© 2013 A Beer Glass Collector
Site by webs4you.co.uk
301 Wakefield, West Yorkshire
These glasses were probably made by United Glass of Castleford.
This particular glass holds a story. In the late 1980’s Watney’s attempted to McDonaldise its pubs (before McDonalds arrived in the UK) by adopting a uniform interior style and signage outside, along with marketing Red Barrel. The new thing was keg beer which was dispensed from pressurised aluminium kegs instead of wooden barrels. Keg became a term of abuse among beer aficionados; it was not real ale and the campaign against this corporate style beer and pubs was vociferous. After a heroic struggle, the Goliath of Watney’s was brought down by the massed Davids. At least the pub styling was abandoned. I remember reading graffiti written above the urinal explaining that “…all this is piped to the nearest Watney’s brewery to be made into Red Barrel.”
Keg beer is pretty well the norm nowadays but, of course, has been overtaken in popularity by lager. Fortunately real ale still exists, thanks to CAMRA and others who have kept traditional bitter alive.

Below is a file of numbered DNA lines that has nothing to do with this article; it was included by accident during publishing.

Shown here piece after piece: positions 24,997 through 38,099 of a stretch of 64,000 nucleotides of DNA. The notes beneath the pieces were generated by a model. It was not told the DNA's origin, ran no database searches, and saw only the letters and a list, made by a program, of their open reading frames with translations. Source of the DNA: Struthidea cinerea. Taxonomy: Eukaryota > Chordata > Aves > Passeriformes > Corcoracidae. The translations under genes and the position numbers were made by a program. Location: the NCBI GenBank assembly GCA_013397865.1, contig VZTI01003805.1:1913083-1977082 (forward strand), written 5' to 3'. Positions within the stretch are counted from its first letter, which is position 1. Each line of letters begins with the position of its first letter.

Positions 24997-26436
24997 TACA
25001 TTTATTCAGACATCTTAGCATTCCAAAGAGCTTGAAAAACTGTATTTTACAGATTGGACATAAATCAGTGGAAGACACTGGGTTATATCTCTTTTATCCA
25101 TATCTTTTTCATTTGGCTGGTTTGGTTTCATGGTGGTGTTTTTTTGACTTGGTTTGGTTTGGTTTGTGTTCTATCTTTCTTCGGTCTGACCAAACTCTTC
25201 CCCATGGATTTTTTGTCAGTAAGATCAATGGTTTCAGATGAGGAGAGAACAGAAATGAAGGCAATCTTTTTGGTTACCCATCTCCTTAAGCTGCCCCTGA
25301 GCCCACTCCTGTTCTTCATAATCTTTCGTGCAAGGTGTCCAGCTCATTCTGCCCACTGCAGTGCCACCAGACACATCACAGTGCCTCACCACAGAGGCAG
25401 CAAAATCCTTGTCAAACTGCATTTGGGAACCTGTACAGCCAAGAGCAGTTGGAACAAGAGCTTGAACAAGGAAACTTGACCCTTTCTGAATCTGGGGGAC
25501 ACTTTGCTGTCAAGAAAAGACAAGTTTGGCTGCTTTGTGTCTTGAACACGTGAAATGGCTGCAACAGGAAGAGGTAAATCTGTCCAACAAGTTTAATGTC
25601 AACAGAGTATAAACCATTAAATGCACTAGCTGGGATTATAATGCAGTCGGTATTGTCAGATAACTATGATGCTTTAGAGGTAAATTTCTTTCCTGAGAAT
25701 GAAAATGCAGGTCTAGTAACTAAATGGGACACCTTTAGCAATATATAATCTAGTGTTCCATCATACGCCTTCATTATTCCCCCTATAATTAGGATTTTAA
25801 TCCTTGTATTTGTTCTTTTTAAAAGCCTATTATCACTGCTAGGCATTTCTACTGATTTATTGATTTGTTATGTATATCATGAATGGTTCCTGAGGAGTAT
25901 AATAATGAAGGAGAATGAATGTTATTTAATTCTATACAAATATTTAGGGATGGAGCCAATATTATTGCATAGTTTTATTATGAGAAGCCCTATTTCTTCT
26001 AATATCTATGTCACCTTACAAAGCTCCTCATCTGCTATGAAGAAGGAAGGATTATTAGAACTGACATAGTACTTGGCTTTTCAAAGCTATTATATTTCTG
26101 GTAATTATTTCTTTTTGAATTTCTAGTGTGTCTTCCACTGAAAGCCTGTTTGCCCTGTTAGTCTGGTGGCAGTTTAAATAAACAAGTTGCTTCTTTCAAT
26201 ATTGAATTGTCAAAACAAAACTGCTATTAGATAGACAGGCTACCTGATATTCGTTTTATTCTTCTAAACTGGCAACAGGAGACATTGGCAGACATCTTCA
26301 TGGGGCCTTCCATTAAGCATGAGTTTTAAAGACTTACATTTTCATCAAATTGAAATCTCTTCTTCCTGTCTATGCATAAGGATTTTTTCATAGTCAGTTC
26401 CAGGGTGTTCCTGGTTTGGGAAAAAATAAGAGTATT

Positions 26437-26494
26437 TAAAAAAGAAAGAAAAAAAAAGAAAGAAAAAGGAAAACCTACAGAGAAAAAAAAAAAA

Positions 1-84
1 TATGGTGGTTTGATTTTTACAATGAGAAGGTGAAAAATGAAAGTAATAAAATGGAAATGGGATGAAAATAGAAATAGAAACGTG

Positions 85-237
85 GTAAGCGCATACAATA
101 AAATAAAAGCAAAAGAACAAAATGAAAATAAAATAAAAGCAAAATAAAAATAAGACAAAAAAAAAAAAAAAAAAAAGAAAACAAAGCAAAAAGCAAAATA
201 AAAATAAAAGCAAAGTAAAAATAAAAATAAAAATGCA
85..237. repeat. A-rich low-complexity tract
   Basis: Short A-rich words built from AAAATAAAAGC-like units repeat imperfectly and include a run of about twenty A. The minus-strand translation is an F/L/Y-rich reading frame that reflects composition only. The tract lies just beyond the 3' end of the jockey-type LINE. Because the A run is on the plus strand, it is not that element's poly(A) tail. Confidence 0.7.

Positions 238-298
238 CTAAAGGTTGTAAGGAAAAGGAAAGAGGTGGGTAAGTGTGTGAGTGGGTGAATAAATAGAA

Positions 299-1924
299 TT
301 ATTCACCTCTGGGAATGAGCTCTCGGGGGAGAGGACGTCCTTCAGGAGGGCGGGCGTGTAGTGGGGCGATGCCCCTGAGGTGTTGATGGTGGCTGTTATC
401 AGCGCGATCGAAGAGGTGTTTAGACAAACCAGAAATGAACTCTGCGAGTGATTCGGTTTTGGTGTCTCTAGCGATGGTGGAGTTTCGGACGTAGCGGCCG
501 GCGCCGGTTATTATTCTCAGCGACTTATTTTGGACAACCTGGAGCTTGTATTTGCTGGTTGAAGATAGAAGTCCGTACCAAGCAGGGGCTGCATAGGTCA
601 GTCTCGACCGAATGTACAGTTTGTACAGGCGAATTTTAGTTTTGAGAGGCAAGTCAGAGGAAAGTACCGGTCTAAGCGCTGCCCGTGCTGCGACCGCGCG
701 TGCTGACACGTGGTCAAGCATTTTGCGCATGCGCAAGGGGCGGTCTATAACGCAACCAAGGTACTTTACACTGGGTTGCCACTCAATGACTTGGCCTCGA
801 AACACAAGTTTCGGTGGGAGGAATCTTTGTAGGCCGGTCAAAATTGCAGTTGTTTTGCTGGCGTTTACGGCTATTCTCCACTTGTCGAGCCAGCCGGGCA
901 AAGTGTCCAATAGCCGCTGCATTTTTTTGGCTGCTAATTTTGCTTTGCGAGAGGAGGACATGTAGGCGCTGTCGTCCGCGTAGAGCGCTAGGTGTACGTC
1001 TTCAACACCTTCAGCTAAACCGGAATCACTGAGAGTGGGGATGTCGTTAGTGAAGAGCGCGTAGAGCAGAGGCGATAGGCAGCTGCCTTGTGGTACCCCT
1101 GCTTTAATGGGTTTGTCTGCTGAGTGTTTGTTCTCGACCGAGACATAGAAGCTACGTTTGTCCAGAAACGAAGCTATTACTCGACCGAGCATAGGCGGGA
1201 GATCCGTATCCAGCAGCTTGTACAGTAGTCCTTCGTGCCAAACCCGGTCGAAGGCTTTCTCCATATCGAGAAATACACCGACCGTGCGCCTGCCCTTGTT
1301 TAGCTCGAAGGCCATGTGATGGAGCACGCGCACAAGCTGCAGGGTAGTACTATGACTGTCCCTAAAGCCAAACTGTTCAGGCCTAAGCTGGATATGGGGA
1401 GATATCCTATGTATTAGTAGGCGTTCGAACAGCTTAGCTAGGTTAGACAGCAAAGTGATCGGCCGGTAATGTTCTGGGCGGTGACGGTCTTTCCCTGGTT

Monty Python’s Flying Circus, episode 31, has a wonderful rant from Eric Idle as a tourist on the subject of Spanish package holidays. The insults are a little dated but the incipient xenophobia is, perhaps, not. Here is an excerpt. In the complete version Red Barrel is mentioned three times:
Tourist: And being herded into endless Hotel Miramars and Bellvueses and Continentales
with their modern international luxury roomettes and draught Red Barrel and swimming
pools full of fat German businessmen pretending they’re acrobats forming pyramids
and frightening the children and barging into queues and if you’re not at your table
spot on seven you miss the bowl of Campbell’s Cream of Mushroom soup, the first item
on the menu of International Cuisine, and every Thursday night the hotel has a bloody
cabaret in the bar, featuring a tiny emaciated dago with nine-